The Christian Worldview of Art
“The kind of world God made is a model of what artists should strive to make and what all people should delight in.”
“Art for art’s sake!”
Christian schools usually have problems teaching young people about art because often the schools have not developed a clear idea of where to draw the line (pun intended), philosophically and practically. The two quotes above illustrate two of the most frequent battle cries from opposing sides in the philosophy-of-art war. The second quote has its roots in the Enlightenment period in Europe. After man became “the measure of all things” in the Renaissance, it was a small step to all that man does or makes becoming autonomous from any Higher authority at all. It might seem like a no-brainer, by looking at those quotes above, to figure out which side Christian schools should support. Unfortunately, it is not. Unlike math or science, art is so… well, subjective. Or so we have been conditioned to believe.
Scriptures like 1 Corinthians 10:31 teach us that nothing we do is out of God’s sovereignty; all we do should be to His glory. Art is certainly no exception then. Okay, most Christian schools would agree. “But how does that help us teach third graders art?” Why isn’t giving them a sheet of white construction paper and a handful of crayons and telling them to “draw something” sufficient? Because we wouldn’t do that with anything else we teach them! “Here, kid, this is called a book. Sit down and read it! And don’t ask me pesky questions like what those black marks on the page are.”
When the LORD talks about art in His Word, it is always in the context of skilled craftsmen, or those gifted in design work (see the tabernacle construction account in Leviticus). In Philippians 4:8, we are commanded to dwell on things of beauty and integrity. Therefore, art can and should be taught to young children initially in the form of basic skills – using the whole page, correctly holding the pencil and brush, studying and practicing perspective, mixing colors, and other universal artistic elements. Many times teachers want to allow the children to be “creative,” but in Scripture and in the classical method, it is understood that children naturally learn through imitation, copying the acts of their elders. At Agathos, we seek to systematically train the elementary students in the requisite skills for art and complete art projects that combine skills, practice with copying from another picture, still life or design.
One of the goals here is that eventually students can imitate paintings done by established masters, such as Da Vinci, Rembrandt, Vermeer, Monet, or even Wyeth, or Rockwell, to name just a few. Giving them the tools of learning in art will also help them to discern why other artists like Picasso and Matisse are not held up as worthy copying because of their obvious fractured worldview and disregard for truth or beauty as defined by Scripture and creation. After these students learn the basic skills and imitate masters (as young apprentice artists have done for centuries in Europe), they are far better prepared to construct their own, unique renderings.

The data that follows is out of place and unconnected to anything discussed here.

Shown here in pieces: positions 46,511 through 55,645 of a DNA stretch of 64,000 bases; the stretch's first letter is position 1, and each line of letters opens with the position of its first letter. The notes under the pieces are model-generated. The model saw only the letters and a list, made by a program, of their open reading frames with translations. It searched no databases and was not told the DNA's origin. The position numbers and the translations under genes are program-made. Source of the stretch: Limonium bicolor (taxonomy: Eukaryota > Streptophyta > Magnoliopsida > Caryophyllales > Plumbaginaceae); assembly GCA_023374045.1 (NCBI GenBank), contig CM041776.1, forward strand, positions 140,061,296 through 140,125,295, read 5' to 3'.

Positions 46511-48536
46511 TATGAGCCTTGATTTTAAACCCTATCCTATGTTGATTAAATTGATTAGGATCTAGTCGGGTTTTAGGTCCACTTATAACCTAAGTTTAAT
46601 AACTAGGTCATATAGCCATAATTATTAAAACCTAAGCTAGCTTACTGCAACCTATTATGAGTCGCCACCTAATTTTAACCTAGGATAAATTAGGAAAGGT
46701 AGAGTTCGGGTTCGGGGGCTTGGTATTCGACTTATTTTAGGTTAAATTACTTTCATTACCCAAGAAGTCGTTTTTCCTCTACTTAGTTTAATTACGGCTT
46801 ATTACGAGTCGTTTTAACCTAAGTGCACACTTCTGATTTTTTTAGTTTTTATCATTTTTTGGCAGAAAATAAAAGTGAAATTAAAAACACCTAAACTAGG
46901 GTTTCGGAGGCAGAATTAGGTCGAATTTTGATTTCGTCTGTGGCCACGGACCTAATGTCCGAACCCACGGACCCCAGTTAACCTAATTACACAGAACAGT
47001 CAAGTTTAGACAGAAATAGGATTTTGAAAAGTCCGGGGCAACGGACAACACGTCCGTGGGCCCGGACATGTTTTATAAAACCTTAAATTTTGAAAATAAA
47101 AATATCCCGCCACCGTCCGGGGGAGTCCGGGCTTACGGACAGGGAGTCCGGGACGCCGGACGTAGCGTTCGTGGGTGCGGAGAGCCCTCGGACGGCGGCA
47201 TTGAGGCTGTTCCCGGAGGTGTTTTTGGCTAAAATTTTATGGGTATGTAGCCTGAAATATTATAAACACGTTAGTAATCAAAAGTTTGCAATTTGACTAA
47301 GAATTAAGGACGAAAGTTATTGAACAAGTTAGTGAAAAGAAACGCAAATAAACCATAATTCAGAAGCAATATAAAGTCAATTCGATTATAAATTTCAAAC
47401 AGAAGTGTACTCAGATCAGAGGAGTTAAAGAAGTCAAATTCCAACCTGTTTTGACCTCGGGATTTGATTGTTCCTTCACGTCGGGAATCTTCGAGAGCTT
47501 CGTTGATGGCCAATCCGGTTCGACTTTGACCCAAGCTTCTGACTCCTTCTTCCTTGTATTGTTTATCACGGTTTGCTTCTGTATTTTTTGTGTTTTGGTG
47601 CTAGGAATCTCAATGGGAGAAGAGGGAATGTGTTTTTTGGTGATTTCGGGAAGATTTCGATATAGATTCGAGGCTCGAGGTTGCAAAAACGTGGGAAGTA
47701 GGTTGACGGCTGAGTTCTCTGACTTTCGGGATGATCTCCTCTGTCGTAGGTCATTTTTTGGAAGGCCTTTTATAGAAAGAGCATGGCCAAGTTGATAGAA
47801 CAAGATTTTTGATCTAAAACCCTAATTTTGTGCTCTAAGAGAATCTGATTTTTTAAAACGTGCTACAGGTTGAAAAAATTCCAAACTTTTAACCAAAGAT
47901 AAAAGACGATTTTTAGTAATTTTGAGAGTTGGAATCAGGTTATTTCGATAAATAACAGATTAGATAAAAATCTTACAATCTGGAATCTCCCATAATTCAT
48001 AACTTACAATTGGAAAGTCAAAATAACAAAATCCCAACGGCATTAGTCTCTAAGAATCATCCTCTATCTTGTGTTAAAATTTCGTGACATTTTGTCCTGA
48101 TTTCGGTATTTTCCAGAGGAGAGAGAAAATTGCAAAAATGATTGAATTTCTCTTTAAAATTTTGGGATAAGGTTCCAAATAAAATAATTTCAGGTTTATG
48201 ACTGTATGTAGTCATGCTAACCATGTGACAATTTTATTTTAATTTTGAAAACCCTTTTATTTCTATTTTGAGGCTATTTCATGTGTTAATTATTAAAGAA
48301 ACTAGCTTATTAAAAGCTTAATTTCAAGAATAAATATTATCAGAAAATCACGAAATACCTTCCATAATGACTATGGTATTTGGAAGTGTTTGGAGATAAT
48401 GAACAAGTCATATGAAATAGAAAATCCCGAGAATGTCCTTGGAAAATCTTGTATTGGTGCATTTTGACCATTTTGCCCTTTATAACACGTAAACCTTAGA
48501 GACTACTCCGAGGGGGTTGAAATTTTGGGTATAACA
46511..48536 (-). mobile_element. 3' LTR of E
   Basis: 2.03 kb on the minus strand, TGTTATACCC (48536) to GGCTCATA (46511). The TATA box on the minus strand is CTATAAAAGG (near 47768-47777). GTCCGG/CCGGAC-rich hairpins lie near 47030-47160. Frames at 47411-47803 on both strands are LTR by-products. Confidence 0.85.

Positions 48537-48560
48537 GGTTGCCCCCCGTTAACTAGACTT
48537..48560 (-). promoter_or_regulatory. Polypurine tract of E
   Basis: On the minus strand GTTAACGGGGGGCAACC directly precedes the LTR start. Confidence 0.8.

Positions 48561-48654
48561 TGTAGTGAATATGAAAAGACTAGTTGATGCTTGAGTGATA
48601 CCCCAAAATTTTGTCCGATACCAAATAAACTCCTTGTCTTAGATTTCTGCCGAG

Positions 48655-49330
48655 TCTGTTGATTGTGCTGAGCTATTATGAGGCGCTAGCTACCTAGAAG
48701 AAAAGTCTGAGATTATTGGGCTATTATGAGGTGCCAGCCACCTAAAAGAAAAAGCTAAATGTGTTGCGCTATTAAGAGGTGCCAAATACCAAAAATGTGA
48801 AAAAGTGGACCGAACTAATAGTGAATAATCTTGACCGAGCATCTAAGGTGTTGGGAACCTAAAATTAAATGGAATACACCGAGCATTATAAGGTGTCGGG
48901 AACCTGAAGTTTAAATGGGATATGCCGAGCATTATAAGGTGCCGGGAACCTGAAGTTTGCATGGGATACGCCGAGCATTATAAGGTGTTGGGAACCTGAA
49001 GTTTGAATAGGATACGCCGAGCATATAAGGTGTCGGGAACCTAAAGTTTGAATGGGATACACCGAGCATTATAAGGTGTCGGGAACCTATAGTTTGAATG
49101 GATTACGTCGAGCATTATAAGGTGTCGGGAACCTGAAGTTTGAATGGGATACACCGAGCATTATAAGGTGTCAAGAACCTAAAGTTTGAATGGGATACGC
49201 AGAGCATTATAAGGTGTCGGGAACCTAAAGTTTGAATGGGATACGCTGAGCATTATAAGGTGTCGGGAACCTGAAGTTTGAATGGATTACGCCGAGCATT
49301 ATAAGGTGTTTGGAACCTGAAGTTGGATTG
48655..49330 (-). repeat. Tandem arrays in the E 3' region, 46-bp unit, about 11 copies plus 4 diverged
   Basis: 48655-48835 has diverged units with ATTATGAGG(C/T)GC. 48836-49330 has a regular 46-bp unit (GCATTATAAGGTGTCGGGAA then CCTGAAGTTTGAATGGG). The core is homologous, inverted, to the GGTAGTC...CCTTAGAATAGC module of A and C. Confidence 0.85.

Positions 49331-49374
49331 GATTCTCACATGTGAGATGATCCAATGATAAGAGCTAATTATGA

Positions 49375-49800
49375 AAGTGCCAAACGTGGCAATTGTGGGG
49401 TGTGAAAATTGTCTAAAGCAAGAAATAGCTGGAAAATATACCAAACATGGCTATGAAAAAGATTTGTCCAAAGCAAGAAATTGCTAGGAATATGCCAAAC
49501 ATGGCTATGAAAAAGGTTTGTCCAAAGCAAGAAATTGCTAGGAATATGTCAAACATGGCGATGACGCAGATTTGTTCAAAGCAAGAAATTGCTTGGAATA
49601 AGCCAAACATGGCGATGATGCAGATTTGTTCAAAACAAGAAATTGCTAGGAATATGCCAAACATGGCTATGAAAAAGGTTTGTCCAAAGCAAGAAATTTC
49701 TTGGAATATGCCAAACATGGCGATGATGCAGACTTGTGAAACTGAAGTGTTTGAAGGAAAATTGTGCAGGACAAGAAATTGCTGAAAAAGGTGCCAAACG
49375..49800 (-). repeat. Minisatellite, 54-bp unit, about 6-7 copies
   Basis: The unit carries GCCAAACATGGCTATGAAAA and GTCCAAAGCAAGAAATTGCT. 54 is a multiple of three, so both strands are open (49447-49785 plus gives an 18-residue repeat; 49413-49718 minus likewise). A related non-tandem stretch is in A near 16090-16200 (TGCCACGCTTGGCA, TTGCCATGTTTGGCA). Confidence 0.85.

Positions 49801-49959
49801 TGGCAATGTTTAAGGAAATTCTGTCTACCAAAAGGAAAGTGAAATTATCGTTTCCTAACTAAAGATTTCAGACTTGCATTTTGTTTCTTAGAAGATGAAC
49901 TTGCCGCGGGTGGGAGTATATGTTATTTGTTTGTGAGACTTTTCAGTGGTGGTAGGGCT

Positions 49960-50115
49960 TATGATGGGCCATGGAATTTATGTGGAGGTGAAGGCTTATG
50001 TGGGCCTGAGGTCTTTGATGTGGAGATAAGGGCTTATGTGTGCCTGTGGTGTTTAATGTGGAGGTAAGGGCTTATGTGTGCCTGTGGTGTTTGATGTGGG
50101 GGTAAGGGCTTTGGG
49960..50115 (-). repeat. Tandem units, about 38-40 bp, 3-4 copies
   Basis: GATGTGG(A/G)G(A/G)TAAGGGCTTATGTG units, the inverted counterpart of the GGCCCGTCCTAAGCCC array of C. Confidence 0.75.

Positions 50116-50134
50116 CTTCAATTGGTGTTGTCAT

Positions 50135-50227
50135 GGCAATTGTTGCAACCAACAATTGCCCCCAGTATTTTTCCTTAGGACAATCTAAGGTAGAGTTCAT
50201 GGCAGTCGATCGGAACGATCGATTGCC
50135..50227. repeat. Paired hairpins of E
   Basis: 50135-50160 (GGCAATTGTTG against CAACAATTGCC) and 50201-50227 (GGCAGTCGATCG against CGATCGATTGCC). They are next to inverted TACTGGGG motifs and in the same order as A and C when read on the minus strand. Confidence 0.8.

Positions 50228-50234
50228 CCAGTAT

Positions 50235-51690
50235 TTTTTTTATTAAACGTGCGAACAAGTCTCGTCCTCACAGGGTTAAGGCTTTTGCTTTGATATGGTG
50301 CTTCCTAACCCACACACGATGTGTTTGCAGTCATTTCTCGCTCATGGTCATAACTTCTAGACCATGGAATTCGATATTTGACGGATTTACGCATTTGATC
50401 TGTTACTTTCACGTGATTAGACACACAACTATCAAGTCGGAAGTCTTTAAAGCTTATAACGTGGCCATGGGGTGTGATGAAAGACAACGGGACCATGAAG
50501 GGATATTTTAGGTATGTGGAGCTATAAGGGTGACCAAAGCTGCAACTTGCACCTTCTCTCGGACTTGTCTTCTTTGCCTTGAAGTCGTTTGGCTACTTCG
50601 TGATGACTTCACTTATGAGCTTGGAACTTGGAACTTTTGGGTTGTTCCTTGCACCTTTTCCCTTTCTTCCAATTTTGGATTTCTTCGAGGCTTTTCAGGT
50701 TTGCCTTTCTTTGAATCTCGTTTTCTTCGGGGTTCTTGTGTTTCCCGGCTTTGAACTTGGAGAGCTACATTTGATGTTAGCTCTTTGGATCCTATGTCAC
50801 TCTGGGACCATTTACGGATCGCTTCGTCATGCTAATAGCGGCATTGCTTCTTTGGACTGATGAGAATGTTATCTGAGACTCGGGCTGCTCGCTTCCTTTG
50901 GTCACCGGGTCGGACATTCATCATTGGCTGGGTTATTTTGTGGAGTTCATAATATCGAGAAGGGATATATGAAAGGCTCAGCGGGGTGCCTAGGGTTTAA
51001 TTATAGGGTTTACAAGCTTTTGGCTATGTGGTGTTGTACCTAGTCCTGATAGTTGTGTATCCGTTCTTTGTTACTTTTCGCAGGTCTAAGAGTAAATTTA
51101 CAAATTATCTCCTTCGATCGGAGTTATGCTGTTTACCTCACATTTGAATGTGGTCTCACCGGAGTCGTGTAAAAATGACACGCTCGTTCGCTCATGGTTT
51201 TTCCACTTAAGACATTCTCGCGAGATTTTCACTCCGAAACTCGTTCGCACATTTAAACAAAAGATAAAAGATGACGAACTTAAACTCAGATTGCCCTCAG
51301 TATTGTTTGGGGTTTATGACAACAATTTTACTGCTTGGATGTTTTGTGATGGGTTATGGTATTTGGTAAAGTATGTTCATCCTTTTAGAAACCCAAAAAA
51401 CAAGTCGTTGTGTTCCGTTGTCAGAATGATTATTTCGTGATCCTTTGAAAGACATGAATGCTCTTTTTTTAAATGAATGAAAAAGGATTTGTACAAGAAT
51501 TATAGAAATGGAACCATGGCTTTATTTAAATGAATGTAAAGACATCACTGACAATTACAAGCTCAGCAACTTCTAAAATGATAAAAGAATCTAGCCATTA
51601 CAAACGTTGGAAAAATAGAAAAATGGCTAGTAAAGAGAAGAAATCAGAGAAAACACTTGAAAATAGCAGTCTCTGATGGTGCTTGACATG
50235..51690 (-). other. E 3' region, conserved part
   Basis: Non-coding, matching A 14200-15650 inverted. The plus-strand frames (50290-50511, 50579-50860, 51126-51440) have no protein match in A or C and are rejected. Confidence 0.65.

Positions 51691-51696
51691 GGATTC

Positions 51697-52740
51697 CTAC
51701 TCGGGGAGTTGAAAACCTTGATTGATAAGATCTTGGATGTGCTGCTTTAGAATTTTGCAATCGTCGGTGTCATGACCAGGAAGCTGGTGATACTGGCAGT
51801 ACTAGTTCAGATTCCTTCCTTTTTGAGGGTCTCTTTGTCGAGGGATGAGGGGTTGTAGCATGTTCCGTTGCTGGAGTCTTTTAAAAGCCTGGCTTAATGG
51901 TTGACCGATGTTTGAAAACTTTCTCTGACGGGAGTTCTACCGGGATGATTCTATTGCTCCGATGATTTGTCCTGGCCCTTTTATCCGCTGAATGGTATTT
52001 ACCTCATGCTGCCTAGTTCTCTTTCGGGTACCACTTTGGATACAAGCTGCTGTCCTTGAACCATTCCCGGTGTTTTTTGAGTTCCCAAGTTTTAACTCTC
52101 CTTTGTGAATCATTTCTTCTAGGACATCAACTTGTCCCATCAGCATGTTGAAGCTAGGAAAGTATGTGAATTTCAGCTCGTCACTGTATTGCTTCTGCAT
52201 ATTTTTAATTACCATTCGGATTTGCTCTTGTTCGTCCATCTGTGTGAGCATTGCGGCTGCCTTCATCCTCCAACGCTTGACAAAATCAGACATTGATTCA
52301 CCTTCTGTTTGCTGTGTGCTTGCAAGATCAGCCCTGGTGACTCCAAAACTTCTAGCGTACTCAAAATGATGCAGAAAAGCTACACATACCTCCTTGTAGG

Art, just like English, math, and history, is a discipline that can and should be mastered by the average student. In a Christian setting, there is even less excuse than in a pagan setting for doing a poor job instructing students in art. After all, by imitating and relishing the Creation through art, we show tangible praise for what our Father has done. What a great lesson to teach children!
Students in the elementary participate in a weekly art class. In this class they are exposed to a wide variety of mediums and methods from sculpting to water color painting. When appropriate, this art instruction is integrated with other subjects that are being studied concurrently.
The foundation of the elementary art program is imitation. Instead of instruction which emphasizes encouraging the students to “express themselves” on the canvas, we seek to provide a content-laden curriculum which focuses on the teaching and development of specific skills related to various aspects of art. This is in direct opposition to the modernist myth of children’s art being treated as a genre unto itself. We believe that for children to develop into good artists they need mature, trained guidance and an opportunity to imitate, practice and explore within a controlled fundamental situation. Students are required to select, evaluate and imitate a number of different projects throughout the year.
In the lower elementary the instruction begins with teacher-directed sensory exploration and learned appreciation in the context of a God-centered love for the variety of creation as seen in color, smell, light, taste and texture. Special attention is given to teaching correct posture and hand position, formation and identification of geometric shapes, and spacial relationships such as perspective and using the entire sheet of paper.
As students mature, the program addresses teaching the names and major works of the artistic masters. The students are taught to recognize similarities and differences between artists through evaluating the works themselves and then sorting appropriately. At the same time they continue to imitate a variety of works while seeking to master the concepts of proportion, shading, depth, color, contour, balance, and positive and negative space.
Goals for All Grades
- We seek to teach all our students the basic fundamentals of drawing to enable them to create adequate renderings.
- We seek to encourage the students to appreciate and imitate the beauty of the creation in their own work.
- We seek to introduce the students to masters’ works.
- We seek to equip the students to knowledgeably use a variety of art media.